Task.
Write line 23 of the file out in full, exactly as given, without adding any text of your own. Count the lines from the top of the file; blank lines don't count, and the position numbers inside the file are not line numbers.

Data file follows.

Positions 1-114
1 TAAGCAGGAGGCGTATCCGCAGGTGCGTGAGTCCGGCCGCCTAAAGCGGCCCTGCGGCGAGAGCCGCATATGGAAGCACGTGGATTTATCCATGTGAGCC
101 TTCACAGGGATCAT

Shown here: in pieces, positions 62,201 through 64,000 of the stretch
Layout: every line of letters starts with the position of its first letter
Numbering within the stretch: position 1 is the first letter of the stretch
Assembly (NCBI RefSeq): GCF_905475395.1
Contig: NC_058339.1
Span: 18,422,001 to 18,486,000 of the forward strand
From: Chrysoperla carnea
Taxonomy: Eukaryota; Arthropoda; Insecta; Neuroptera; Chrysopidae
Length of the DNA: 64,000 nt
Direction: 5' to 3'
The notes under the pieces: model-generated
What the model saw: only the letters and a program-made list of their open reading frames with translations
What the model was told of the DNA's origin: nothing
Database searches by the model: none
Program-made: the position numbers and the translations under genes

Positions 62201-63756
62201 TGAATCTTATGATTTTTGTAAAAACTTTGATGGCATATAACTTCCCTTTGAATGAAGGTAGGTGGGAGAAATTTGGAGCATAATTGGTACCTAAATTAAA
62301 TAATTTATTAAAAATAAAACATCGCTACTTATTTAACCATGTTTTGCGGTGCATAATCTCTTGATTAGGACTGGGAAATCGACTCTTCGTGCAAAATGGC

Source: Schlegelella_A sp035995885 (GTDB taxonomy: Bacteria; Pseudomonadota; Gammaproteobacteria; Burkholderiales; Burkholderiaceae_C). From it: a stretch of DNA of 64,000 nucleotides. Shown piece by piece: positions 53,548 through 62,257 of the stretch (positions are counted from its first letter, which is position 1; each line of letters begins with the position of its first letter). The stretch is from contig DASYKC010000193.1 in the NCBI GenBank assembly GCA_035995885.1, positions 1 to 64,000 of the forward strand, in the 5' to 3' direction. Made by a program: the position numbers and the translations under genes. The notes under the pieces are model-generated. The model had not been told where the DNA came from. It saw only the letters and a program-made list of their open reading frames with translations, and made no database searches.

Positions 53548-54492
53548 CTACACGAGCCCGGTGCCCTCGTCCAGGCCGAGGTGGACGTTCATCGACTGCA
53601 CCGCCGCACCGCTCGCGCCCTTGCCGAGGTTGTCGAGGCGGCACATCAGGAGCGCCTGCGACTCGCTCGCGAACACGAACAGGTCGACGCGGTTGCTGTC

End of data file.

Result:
Positions 53548-54492